Dear .NET – You’ve been an excellent development platform. Thanks to corporate America, I got to ride business class – not only flights but with your Visual Studio 2012 Ultimate (funny, it actually costs as much as a business class ticket to the other side of the planet!), Sharepoint, TFS and other sweet tools you’ve got to offer. But when it comes to start ups and cool things out there, you’re like getting married to a rich old woman who loves to go shopping every weekend (that’s a terrible comparison, I know!) and it’s hard to turn away from other good tools in the other side of the developer world.
I was introduced to Ruby on Rails recently. Although it was a bit odd initially, coming from a world with ; (semi-colons). It was pretty hard to wrap my head around some of the loosely typed syntax. Nevertheless, I’ve started to realize the full potential (Or atleast 80%) of what Rails can do and would like to explore it to the fullest.
Although there are lots of good resources out there for Rails. I’d like to blog about the teensy-weeny information I was able to gather as part of my ongoing Rails expedition.
To begin with, I started with these resources -
- Rails for Zombies (http://railsforzombies.org/)
- Some of us would have seen this guy from the MVC videos from way back when. Gregg Pollack – He is absolutely phenomenal. After a couple of screencasts – I was like “Whaaat?? Did you just cover MVC, CRUD and Queries (LINQ as we call in the .NET world)?? Is it that simple??”
- CodeSchool (http://www.codeschool.com/)
- Having gotten through 50% of Rails for Zombies, I automatically got a Pro subscription with CodeSchool (which teaches Rails from the basics with it’s sweet web editor) and has more Gregg Pollack tutorials
- RailsCasts (http://railscasts.com/)
- CodeSchool TV (https://www.youtube.com/user/CodeSchoolTV)
- CodeSchool’s youtube channel FTW!
- PeepCode (https://peepcode.com/screencasts/ruby-on-rails)
- I haven’t started this one yet. But I’ve been told it’s pretty good. Definitely something worth checking out.
Having acquired some rogue skills in RoR from these screencasts, I decided to get a book to discipline myself. So I bought this one (which had pretty good reviews) – Ruby on Rails 3: Learn Rails by Example by Michael Hartl. It’s a very nice book where the author takes you through an example of creating a Twitter like site from the scratch. He does it with TDD (Test Driven Development), so that’s a plus (as other resources I’ve looked into didn’t go deep into TDD as this one did).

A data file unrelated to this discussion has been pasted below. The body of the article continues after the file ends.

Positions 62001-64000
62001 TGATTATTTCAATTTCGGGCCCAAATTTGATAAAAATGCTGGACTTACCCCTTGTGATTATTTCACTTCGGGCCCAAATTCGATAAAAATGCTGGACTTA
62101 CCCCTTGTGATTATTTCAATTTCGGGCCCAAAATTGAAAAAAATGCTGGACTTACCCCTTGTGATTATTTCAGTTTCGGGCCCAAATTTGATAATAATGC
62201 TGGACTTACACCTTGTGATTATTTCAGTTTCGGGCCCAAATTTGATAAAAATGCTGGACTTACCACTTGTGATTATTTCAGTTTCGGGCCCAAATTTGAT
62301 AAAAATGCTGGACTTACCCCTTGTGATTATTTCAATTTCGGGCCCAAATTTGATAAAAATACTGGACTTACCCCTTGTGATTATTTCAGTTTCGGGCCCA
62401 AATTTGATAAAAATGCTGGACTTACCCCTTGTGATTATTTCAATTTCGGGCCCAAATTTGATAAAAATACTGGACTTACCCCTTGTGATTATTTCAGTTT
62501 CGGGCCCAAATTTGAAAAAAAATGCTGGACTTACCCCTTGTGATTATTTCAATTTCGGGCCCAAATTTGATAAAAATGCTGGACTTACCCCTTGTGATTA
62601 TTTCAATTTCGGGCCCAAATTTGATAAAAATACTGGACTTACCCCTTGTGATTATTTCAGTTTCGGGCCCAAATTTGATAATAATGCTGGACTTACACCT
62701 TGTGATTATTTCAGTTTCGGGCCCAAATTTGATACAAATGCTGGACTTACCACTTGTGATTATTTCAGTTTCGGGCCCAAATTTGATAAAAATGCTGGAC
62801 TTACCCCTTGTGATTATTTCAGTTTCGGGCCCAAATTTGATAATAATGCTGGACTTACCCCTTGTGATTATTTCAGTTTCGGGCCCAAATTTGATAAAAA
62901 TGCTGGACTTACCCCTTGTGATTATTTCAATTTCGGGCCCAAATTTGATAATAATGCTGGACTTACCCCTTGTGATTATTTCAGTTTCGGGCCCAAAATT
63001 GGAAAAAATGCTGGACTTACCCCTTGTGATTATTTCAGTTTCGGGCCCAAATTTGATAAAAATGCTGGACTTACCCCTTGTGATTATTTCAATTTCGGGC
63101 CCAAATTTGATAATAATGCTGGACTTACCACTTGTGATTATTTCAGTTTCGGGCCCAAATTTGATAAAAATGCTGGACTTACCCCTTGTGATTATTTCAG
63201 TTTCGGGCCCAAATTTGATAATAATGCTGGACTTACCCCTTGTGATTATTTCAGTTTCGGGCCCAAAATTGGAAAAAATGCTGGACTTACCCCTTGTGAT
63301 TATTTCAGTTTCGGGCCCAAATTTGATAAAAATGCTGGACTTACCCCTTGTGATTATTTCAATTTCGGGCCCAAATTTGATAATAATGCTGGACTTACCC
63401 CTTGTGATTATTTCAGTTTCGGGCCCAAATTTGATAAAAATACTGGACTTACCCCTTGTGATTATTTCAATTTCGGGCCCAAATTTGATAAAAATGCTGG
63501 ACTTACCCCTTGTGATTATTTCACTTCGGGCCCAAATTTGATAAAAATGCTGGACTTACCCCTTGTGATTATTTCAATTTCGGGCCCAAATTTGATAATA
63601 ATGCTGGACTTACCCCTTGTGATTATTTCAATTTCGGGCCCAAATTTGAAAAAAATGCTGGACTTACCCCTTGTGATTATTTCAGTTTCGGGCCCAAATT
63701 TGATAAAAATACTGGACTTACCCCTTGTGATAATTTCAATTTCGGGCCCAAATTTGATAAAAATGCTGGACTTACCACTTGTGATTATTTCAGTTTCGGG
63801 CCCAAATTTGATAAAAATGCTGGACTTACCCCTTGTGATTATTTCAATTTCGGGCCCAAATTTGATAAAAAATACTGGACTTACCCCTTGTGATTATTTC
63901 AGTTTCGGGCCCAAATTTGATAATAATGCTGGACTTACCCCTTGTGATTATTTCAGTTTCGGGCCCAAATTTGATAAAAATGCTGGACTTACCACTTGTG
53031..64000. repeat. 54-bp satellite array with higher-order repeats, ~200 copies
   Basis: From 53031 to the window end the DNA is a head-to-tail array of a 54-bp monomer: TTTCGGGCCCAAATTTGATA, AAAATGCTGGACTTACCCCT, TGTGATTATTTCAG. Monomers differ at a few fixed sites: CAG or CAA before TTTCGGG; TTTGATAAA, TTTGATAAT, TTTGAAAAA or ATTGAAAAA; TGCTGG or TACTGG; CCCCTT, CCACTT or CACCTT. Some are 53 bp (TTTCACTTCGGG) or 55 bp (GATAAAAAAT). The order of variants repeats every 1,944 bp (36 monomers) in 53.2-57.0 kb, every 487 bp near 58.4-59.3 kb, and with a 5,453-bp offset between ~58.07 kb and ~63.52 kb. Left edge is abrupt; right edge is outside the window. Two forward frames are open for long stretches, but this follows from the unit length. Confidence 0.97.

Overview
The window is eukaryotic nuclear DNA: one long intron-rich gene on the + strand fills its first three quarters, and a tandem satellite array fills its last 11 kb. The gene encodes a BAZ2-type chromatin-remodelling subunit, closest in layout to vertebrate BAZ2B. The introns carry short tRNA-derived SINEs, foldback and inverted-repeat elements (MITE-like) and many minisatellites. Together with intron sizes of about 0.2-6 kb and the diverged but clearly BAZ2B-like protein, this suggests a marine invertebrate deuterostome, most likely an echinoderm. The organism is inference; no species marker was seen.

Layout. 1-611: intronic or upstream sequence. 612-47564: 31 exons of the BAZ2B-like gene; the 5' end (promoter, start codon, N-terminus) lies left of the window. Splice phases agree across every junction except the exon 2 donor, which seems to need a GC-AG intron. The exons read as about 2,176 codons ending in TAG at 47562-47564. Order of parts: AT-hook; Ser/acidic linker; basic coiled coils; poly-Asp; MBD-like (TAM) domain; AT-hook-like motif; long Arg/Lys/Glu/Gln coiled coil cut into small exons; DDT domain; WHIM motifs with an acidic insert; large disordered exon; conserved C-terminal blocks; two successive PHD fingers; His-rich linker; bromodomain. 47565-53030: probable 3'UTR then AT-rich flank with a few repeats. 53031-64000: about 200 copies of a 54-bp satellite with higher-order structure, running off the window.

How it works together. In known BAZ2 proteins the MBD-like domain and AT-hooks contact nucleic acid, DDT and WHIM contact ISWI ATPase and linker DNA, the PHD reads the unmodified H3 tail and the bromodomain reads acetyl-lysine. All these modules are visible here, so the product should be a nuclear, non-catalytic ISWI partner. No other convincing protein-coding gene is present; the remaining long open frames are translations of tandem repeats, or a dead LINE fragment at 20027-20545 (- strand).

Having spent almost a month learning and playing with Rails. I decided it’s time to do some code. So I formatted my Windows 8 gaming machine (Alienware M15X) and installed Ubuntu 12.04 (No regrets!).
I got these installed to start with -
- I followed this article in Smashing Magazine (step by step) and got rails working almost perfectly.
- Next stop IDE – I’ve used Netbeans before and it looked like Netbeans had some good Rails plugins, so I went straight ahead and grabbed Netbeans with its plugins.
- I was told Aptana Studio, Eclipse etc are also good IDE’s for Rails
- While we’re talking about IDE’s – as I explored Rails, I found that IDE’s hardly play a major role. You can almost do everything from the terminal / console. And it’s a lot simpler too.
- I used a Mac machine for Rails development too. I loved the Sublime text editor – way more than TextMate and other text editors I’ve used in Mac.
- Having covered the front-end, I wanted to get a good DB environment with a decent toolset (as I will always feel nostalgic without SQL Server). PostGreSQL looked like a pretty good option. I configured it as mentioned in the article and it worked like a charm.
- Rails comes with SQLite which isn’t too bad too.
- Having gotten the development environment ready. It was time for source control and code hosting. I went nowhere but GitHub. I followed this article and got my repository setup in seconds.
- There is a similar hosting application like GitHub called BitBucket – It is really sweet especially if you’re working as a team. Definitely something to checkout.
- To get fancy – I found that there was a free CI (Continuous Integration) environment for Rails which plugged into GitHub’s public repository for free! Yes – TravisCI
- Another good CI alternative – CircleCI which helps you plug into private repositories of GitHub
- Deployment == Heroku == Cloud (9)
- Heroku is a sweet place to park your app no matter if it’s Camry or a Lamborghini.
Next stop – App structure and writing some code (which I hope to cover in the next post – God knows when)